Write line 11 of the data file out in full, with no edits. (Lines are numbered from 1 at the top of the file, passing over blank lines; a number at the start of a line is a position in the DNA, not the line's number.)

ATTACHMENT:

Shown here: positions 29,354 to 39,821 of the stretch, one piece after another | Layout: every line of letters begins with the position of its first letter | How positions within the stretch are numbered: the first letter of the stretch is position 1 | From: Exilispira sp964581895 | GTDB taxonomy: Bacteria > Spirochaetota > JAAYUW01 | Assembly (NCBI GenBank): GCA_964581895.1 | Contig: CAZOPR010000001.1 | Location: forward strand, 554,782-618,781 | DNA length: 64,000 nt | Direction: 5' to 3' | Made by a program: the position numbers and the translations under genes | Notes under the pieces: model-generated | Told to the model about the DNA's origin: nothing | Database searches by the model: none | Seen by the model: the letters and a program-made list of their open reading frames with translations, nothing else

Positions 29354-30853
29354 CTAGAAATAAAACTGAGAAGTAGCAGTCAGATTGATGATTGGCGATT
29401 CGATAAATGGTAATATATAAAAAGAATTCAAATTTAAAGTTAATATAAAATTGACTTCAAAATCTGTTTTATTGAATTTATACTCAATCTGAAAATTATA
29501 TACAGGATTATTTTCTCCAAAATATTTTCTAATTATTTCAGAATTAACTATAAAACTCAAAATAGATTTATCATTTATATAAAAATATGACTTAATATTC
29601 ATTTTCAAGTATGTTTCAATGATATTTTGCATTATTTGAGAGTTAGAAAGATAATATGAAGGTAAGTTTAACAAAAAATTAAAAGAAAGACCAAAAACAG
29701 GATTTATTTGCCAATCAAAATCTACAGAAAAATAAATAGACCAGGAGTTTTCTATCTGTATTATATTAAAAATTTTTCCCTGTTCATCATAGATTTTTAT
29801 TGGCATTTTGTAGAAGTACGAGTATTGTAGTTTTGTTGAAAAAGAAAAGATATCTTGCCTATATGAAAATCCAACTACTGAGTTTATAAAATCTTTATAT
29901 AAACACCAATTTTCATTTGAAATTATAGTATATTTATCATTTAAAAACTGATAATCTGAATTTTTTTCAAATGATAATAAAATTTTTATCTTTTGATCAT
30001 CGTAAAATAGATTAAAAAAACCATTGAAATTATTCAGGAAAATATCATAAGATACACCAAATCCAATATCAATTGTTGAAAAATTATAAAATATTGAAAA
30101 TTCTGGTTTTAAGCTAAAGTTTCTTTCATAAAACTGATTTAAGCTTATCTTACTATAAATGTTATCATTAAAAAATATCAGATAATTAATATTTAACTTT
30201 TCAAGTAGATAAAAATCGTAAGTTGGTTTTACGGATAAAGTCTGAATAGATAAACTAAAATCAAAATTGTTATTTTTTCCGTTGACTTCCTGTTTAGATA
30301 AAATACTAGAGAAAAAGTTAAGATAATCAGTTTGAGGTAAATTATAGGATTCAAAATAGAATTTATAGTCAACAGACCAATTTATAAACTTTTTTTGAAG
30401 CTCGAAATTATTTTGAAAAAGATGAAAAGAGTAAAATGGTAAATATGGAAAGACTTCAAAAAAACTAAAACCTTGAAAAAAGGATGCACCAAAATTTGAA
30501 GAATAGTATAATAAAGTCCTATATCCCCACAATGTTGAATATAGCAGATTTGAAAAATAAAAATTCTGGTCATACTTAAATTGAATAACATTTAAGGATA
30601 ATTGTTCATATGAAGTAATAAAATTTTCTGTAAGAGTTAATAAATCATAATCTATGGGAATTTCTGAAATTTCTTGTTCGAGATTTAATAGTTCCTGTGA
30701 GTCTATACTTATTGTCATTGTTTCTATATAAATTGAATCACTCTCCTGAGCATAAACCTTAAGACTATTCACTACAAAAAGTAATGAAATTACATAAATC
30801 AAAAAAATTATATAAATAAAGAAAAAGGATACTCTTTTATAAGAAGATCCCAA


30101 TTCTGGTTTTAAGCTAAAGTTTCTTTCATAAAACTGATTTAAGCTTATCTTACTATAAATGTTATCATTAAAAAATATCAGATAATTAATATTTAACTTT